5. He became commander of the British Expeditionary Force in December 1915
Haig began World War One as a general and was one of those who believed the fighting would last weeks or months rather than years. He helped achieve a notable victory at the First Battle of Ypres and after another year of successful service and leadership, he was made Commander-in-Chief of the British Expeditionary Force (the 6 divisions of the British Army sent to the Western Front).
Haig hoped that in his new role, he would be able to oversee a more professional and efficient management of the war. He began by launching major offensives, most famously at the Somme (1916) and Passchendaele (1917).
6. Despite heavy losses, he helped bring an ultimate British victory
Haig’s offensives were undoubtedly bloody and brutal: millions of soldiers died on the Western Front, and many deem Haig’s directives to have caused an excessive and unnecessary loss of life.
Whilst the number of casualties (around 1 million soldiers fighting for the British Empire died) sustained on the Western Front was, and remains, unthinkably horrific, it proved a tough lesson for generals, including Haig, in the kind of tactics and warfare they would need to defeat the Germans: particularly with regards to the use of tanks, aircraft and creeping barrages.
7. Haig promoted the formation of the Army Dental Corps
Dentistry had originally belonged to a sub-section of medicine within the army, and there was virtually no specialised dental treatment available for soldiers: civilian dentists were sometimes contracted to help.
Haig reportedly suffered from severe toothache in the early years of World War One and was forced to summon a dentist from Paris to help. As a result, he ensured the army hired several dentists within months, and by 1918 they employed over 800 dentists. In 1921, the Army Dental Corps was formed as its own military division, separate from the general medical corps.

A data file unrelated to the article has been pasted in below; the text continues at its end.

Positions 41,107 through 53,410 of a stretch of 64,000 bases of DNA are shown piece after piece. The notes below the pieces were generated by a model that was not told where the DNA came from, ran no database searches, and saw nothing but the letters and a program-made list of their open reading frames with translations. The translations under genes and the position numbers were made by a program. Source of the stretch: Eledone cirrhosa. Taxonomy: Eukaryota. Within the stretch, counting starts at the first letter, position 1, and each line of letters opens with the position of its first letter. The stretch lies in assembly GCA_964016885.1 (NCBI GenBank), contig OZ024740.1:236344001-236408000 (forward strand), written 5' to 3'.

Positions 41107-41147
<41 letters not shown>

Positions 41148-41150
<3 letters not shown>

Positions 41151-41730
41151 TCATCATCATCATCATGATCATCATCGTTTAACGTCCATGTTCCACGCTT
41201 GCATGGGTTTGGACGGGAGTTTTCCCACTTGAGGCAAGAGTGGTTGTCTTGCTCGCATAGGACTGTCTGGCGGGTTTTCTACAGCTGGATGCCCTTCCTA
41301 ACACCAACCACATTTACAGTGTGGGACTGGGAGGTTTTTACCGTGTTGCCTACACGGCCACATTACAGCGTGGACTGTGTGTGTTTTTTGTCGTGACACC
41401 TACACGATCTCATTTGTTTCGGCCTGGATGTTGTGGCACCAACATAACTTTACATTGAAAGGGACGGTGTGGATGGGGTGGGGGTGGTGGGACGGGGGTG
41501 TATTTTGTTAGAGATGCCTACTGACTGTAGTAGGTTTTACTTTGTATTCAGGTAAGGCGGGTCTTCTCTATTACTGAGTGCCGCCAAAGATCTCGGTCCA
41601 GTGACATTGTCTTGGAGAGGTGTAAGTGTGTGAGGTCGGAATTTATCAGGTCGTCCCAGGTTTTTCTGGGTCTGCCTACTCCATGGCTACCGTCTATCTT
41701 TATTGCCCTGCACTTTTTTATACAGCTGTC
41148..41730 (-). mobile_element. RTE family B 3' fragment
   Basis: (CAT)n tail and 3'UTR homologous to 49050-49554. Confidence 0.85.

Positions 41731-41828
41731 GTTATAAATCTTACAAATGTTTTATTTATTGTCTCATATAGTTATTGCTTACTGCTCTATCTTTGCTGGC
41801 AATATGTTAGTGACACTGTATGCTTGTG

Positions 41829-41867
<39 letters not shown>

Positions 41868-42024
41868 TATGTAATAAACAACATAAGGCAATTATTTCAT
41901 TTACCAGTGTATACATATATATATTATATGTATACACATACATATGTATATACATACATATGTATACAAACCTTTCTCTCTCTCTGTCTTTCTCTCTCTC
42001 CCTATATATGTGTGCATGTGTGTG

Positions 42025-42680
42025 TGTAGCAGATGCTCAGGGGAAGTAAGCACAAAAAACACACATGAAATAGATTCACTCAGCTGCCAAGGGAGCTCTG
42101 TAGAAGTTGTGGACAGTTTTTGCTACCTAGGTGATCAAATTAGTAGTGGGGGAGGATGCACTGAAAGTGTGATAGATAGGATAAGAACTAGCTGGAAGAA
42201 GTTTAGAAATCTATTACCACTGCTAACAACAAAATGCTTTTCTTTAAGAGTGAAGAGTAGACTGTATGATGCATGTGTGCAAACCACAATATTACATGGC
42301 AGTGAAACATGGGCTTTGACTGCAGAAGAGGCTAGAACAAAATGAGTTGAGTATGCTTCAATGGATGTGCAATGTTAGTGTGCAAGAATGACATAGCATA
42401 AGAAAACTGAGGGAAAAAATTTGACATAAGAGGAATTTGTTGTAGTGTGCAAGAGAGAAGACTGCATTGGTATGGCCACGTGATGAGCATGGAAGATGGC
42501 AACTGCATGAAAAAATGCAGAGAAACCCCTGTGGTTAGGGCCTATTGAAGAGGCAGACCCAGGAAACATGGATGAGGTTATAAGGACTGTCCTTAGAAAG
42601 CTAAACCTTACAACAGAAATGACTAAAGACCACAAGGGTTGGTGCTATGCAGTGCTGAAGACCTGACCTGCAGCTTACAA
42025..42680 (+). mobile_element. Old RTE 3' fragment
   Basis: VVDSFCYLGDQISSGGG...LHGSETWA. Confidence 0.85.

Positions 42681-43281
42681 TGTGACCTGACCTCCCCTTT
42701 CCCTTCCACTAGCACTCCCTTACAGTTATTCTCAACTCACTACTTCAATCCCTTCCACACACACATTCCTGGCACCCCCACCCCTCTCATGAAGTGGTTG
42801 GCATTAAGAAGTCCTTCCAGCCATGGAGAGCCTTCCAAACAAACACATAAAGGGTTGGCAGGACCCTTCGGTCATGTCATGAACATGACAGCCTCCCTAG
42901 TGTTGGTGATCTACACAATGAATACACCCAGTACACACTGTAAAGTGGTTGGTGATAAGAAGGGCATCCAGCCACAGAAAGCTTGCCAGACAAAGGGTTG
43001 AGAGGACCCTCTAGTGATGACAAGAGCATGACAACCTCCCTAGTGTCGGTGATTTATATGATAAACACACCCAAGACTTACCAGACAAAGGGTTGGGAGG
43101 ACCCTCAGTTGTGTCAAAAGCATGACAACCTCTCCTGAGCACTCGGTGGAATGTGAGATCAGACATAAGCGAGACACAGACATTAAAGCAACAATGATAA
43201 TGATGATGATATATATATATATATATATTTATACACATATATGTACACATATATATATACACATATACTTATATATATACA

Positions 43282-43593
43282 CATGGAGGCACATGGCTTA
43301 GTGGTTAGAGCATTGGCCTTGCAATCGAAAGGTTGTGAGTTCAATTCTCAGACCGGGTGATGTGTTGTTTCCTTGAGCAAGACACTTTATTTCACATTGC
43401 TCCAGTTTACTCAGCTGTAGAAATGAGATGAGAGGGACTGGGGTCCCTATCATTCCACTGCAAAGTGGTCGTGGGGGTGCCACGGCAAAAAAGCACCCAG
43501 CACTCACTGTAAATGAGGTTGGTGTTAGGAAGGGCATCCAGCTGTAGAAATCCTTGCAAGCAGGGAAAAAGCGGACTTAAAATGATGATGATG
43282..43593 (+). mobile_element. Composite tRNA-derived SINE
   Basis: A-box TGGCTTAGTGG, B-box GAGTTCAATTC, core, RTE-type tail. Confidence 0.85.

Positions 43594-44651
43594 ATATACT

8. After the war, he spent his time improving the welfare of ex-servicemen
Haig was made an Earl in 1919. With the title, he was granted £100,000 to enable him to live in a way appropriate to a senior peer. He retired from service in 1922 and then devoted much of his time to highlighting the plight of ex-servicemen on a public platform and doing his best to ensure they were looked after.
It was on his initiative that the Haig Fund and Haig Homes were set up, initiatives which provided financial assistance and adequate housing for ex-servicemen. Both organisations long outlasted Haig and helped thousands of ex-servicemen.
9. At his funeral he was dubbed ‘the man who won the war’
In the years following the war Haig was widely remembered as the leader of the victorious British Army, and his reputation was golden. When he died of a heart attack in 1928, Haig was awarded a state funeral and American General John Pershing dubbed him the ‘man who won the war’.
10. He later became known as the ‘butcher of the Somme’
Haig’s actions and legacy were quickly reassessed following his death. Prime Ministers Winston Churchill and David Lloyd-George both criticised his willingness to send men into the face of enemy fire, acknowledging that Haig’s ‘tactics’ led to an excessive loss of life and weakened the Allies, hence the nickname the ‘butcher of the Somme‘.
Many also criticised his personal qualities, believing him to be egotistical, out of touch with the realities of modern warfare and not intellectually up to the task in front of him.
There have been some attempts to rehabilitate Haig in more recent years as some have acknowledged that high casualties were a feature of early 20th-century warfare, and Haig’s forces nonetheless played an important role in the Allied victory.